President Barack Obama, facing a new Republican majority in Congress, asked for a broad package of tax and other reforms in his annual address to lawmakers.
Obama trumpeted the success of "middle-class economics," in his Tuesday night speech, but he also pushed for more reform. "That's what middle-class economics is—the idea that this country does best when everyone gets their fair shot, everyone does their fair share, and everyone plays by the same set of rules," he said, according to a copy of the written remarks.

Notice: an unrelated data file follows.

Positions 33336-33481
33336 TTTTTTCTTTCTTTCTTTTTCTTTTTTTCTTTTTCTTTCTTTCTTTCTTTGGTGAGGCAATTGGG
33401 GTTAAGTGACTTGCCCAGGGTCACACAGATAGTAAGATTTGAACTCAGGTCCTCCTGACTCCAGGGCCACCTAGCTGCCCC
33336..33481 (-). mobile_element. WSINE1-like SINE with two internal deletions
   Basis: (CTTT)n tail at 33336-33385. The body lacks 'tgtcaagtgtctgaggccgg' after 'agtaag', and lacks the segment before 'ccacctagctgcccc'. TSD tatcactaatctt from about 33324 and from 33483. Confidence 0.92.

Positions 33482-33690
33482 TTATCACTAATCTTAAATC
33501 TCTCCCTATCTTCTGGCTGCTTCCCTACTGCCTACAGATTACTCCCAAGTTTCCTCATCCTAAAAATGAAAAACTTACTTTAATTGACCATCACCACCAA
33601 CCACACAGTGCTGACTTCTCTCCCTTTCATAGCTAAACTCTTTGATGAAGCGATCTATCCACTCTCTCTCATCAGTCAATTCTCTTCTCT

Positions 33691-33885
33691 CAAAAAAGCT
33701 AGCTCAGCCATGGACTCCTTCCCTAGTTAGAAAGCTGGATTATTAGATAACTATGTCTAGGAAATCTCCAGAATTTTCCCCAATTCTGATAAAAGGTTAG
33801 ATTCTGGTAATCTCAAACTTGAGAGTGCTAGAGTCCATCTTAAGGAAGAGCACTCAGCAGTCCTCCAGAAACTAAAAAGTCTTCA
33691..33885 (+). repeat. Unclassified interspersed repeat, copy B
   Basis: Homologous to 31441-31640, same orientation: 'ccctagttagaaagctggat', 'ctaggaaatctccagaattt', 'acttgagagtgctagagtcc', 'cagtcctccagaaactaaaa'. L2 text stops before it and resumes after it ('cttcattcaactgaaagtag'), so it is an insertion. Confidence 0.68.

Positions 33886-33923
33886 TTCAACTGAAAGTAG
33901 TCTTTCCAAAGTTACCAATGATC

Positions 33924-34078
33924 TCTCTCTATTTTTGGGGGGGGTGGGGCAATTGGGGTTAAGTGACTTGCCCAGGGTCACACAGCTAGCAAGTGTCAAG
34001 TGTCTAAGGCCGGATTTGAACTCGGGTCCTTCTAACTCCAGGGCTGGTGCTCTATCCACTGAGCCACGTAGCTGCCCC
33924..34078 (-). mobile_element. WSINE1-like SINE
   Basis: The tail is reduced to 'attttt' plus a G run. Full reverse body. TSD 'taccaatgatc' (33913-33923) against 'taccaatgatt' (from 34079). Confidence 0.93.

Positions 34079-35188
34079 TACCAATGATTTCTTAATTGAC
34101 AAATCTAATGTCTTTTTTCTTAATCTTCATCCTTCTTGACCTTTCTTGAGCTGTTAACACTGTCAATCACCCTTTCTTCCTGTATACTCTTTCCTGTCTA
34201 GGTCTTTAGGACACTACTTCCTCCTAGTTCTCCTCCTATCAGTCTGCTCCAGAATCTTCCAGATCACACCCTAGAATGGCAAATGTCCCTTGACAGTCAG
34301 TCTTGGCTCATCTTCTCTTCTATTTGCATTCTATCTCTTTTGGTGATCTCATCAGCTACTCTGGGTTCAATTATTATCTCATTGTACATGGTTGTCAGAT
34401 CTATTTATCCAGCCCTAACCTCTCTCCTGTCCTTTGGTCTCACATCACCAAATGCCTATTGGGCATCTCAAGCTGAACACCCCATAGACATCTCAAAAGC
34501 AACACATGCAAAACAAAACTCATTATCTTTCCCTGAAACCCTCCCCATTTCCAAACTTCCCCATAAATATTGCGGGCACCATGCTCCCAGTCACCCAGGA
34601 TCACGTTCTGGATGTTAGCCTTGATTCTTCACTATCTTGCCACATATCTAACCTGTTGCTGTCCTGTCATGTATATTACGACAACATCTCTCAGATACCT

Obama used the address to look to the future, and to the next 15 years for the country. "We are 15 years into this new century. Fifteen years that dawned with terror touching our shores; that unfolded with a new generation fighting two long and costly wars; that saw a vicious recession spread across our nation and the world. It has been, and still is, a hard time for many," the president said. "But tonight, we turn the page."
Despite turning a page, Obama asked Congress "to show the world that we are united in this mission by passing a resolution to authorize the use of force against ISIL"—essentially making an official new war in Iraq and Syria.
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